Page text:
The perils of a modern empath

So is empathy, being empathetic a good thing or not? I’d always considered it a strength.

As a coach, I seek to understand on a cognitive level what my clients are going through, without over-sympathising because as a coach, you have a retain a sense of neutrality in order to give clients a safe space for clarity, awareness and learning  – being objective and neutral, i.e. non-judgemental in asking questions reflecting back. And again in work, I often find I ‘can see where someone is coming from’ – whilst I may not agree with it and it may not be what I would do.

But then there is empathy that comes out of nowhere –where you can emotionally step into someone’s shoes. Again it doesn’t mean condoning ‘bad’ or ‘damaging’ behaviours but you might try and understand where the other person is coming from and try to help. And also – that’s where you might find yourself watching a film, reading a book and becoming very absorbed in what is happening to a particular character. So these are more along the lines of empathy based on emotion.

There are six different types of empathy – emotional, medical, geomantic (to a place, geography), plant, animal and clairvoyant/intuitive

And some people are not empathic at all, whereas some are overtly-empathetic to their own detriment. Paul Bloom, a Yale Psychology professor has written a book, “Against Empathy: The Case for Rational Compassion.” He claims that empathy is based on our bias can lead to immoral and flawed decisions, and he has often been quoted as saying:

“It feels great, but given the nature of our minds, [empathy] leads us to bias decisions, to enumerate decisions, and often, cruel decisions.”[1]

“The temptation of empathy is to make the problem go away for the person immediately — and who this person is depends on what they look like and what they seem like.”[2]

I was not quite sure I agreed with this, nor some of the examples he gave, but then there are extremes of every emotion. He then goes onto explain compassion – so maybe that is the word we ‘should’ to rather than empathy which gets a bad press sometimes, Bloom says:

“There’s a lot of experiments looking at empathy and compassion, finding that not only do they activate different parts of the brain, but that when you feel compassion you’re actually better able to help. You enjoy helping, because you’re not suffering along with people.”[3]

Phew! I do agree that being overly empathetic can mean you lose yourself in another’s’ problems but I also feel that there are degrees of empathy and different types of empathy. This is something I definitely want to research in a bit more detail, as I do have a tendency to empathise with others. However – I do couple that with the ability to see the bigger picture, as well the detail, and to have a very keen sense of my own boundaries. So I have my own definition of empathy.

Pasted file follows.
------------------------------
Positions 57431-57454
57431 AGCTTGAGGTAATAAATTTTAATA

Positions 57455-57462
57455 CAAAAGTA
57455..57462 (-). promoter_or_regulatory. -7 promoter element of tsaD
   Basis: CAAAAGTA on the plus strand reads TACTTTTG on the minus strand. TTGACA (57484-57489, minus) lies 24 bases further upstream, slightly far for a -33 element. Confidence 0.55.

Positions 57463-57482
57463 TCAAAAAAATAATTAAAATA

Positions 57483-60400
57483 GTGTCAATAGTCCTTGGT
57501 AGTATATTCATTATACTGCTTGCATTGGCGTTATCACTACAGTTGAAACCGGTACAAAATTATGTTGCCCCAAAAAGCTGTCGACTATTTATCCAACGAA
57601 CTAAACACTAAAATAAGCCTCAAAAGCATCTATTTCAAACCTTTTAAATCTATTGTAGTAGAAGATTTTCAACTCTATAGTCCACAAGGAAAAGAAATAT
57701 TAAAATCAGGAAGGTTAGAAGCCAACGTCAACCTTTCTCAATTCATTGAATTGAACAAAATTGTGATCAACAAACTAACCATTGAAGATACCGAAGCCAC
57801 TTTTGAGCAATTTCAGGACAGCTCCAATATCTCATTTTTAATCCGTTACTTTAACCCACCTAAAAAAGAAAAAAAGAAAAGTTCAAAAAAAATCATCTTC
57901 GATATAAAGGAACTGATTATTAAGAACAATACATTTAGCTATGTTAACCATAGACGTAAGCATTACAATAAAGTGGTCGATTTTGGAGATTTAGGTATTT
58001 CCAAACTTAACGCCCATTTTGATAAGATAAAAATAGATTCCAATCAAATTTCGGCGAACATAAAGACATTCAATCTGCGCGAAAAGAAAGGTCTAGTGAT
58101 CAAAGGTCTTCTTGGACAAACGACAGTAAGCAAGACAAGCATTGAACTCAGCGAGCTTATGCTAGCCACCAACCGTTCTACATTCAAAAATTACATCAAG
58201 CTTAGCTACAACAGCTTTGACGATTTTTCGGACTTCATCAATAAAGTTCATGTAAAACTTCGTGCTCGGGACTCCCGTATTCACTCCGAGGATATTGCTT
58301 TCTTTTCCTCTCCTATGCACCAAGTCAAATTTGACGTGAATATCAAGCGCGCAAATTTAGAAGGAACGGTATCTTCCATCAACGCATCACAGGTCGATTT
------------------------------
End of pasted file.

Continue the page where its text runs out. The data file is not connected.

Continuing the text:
Whatever type of empath you are it’s important to have a sense of your boundaries and tolerances to avoid making unhealthy choices and exhausting yourself. And in certain circles, empathy is not always a trait that is encouraged.

But empathy can feel good, and it can benefits groups so maybe it’s worth thinking about your own boundaries. and thinking about the benefits to you of empathy, how will it help the people you care about and engage with…how will it help you?

Now compassion – I like that word!

“Compassion is the keen awareness of the interdependence of all things”

– Thomas Merton

If you have any questions on this blog or wish to arrange a call then contact me at sarah@sarah-j.com to book your complimentary session.

 


[1] http://www.cbc.ca/radio/thecurrent/the-current-for-january-4-2017-1.3919635/against-empathy-yale-psychology-professor-says-too-much-emotion-leads-to-bad-moral-decisions-1.3919638

[2] http://www.cbc.ca/radio/thecurrent/the-current-for-january-4-2017-1.3919635/against-empathy-yale-psychology-professor-says-too-much-emotion-leads-to-bad-moral-decisions-1.3919638

[3] http://www.cbc.ca/radio/thecurrent/the-current-for-january-4-2017-1.3919635/against-empathy-yale-psychology-professor-says-too-much-emotion-leads-to-bad-moral-decisions-1.3919638